Food allergies are very common and they impact more than 50 million people in the United States. But they can be prevented and avoided.
While food allergies are more prevalent among children, they can affect anyone and will sometimes develop in adults. According to the Centers for Disease Control and Prevention, roughly 4 percent of all people in America have some type of food allergy. Reactions range from mild to life-threatening, but they can be prevented. Here is what you need to know.
The Big Eight
It is possible to be allergic to any food, but around 90 percent of all food allergy issues have one of these eight foods to blame: cow’s milk, eggs, fish, peanuts, shellfish, soy, tree nuts and wheat. Of the other 10 percent of foods that are most likely to cause an allergic reaction, seeds are most often to blame. Be it sesame seeds or mustard seeds, they can often cause issues. Other common culprits include corn, gelatin, meat and certain spices, like garlic.
Allergy Treatment Plan
One you notice physical symptoms after eating certain foods, it is time to contact your doctor. He or she will conduct a series of tests to determine those foods to which you have an allergic reaction. Blood tests and skin tests are common, but an accurate account of what you ate before you had a reaction and details as to your symptoms are just as important for an accurate diagnosis.
Could the Future of Food Allergy Treatment Be Immunotherapy?
In general, the best way to treat a food allergy is to avoid the food altogether and carry an EpiPen for cases of an allergic reaction. However, the future of food allergy treatment might be immunotherapy, although right now it is just in trial phases at major medical centers in the United States and has not been approved by the FDA.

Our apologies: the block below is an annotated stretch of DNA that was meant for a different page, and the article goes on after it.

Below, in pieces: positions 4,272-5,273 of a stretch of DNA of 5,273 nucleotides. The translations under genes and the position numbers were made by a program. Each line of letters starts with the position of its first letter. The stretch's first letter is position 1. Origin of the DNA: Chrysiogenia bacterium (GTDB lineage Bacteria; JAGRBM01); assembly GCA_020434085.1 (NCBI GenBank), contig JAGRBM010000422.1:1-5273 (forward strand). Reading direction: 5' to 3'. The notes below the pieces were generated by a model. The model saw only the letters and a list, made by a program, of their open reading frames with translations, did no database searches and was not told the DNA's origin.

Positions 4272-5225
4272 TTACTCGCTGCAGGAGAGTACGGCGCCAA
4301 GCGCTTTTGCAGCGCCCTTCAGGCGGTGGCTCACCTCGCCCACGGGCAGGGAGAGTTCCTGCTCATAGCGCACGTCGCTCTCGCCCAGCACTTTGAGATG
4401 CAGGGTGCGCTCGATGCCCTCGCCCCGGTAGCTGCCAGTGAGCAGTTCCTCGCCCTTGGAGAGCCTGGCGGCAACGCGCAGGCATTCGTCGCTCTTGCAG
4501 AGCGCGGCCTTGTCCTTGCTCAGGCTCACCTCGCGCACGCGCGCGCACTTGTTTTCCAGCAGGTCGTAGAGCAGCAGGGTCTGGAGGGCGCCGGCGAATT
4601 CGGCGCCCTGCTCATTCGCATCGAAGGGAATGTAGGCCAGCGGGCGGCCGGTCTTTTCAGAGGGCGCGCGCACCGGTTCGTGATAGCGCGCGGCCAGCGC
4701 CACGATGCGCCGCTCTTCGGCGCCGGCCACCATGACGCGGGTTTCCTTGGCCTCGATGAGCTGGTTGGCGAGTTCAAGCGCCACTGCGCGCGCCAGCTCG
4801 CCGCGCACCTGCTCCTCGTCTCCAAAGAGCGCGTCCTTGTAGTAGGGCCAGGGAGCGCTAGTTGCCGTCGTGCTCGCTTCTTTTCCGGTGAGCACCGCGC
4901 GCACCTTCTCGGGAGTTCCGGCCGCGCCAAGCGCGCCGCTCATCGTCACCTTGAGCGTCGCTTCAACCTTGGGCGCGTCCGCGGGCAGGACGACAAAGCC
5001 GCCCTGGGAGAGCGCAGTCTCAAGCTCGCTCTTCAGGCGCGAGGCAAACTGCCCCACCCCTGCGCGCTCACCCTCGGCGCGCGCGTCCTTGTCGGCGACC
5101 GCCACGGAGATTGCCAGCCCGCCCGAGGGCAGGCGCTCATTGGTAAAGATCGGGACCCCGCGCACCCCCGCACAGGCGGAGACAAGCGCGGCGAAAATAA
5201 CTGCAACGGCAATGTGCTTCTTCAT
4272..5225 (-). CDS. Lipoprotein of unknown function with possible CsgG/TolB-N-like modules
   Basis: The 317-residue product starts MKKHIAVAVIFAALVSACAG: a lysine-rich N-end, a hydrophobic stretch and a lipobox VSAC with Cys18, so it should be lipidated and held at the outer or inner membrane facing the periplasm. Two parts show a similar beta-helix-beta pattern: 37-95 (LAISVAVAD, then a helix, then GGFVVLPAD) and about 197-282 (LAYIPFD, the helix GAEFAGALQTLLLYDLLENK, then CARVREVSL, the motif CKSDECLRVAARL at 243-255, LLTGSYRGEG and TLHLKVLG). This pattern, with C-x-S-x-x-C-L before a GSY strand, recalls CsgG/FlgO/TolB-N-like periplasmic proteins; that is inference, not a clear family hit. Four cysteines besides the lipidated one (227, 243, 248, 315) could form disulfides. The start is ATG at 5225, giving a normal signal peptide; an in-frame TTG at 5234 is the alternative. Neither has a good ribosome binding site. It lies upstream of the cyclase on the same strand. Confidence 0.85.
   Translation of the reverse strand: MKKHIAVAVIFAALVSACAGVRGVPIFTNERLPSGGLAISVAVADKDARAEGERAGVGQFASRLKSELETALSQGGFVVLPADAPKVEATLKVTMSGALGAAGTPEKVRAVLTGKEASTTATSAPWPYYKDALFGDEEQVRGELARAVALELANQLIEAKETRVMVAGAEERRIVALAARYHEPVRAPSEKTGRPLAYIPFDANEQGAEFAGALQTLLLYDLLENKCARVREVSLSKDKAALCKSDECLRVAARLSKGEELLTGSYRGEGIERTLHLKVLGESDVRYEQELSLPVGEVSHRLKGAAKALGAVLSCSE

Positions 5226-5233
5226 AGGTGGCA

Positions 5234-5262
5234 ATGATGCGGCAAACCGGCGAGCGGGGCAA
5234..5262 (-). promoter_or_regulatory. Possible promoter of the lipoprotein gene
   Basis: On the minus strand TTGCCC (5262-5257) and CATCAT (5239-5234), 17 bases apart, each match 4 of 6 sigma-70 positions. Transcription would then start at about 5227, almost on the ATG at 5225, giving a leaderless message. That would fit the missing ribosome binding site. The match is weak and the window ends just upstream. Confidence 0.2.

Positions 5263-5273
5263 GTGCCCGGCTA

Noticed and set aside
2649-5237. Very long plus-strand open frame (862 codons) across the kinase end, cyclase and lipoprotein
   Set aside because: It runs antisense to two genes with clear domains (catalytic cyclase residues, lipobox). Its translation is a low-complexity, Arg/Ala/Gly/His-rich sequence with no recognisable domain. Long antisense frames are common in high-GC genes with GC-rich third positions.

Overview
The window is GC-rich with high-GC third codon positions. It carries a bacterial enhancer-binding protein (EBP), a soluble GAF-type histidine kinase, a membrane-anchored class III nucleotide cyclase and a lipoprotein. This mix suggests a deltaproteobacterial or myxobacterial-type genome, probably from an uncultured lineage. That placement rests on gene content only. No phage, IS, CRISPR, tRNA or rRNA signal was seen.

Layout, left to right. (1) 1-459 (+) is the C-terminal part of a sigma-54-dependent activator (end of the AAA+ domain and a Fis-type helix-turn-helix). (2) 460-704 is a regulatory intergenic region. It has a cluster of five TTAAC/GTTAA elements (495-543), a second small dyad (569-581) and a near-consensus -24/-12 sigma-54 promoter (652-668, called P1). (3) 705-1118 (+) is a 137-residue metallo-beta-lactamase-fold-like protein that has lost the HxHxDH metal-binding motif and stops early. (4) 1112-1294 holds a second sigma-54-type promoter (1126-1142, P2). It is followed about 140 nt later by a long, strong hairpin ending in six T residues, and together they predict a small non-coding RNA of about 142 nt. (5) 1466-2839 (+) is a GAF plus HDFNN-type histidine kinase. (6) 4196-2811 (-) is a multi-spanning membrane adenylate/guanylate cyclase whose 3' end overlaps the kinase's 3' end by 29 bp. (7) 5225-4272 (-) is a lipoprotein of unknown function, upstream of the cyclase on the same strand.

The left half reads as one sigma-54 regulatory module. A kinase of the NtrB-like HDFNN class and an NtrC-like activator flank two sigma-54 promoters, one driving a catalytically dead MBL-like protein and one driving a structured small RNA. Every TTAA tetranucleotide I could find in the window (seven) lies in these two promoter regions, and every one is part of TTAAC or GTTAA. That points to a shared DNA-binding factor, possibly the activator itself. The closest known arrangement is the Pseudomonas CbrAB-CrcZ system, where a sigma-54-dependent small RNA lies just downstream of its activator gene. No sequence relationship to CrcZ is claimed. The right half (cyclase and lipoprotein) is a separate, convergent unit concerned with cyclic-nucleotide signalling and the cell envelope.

These clinical trials include oral immunotherapy, in which the food allergen is administered slowly in small but steadily-increasing doses. The goal of these studies is to support advanced clinical trials that will lead to the development of FDA-approved oral immunotherapy products for major food allergens.
Another type of immunotherapy for food allergies that is being studied is sublingual immunotherapy (SLIT) in which a food allergen is dissolved in a solution that is placed under the tongue. Growing research suggests that this is able to desensitize patients to a degree that is likely to prevent allergic reactions after accidental ingestion. Arkansas Allergy & Asthma is always keeping up with the latest food allergy news, so our followers will be the first to know if these food allergy treatments are cleared by the FDA and approved for use.
Food allergies can be a serious issue, so make sure that you get the medical attention your allergy deserves. If you would like more information about allergy shots in Little Rock and Conway, Arkansas, contact Arkansas Allergy and Asthma Clinic at (501) 227-521. We can help you explore your options and develop a treatment plan that is right for you.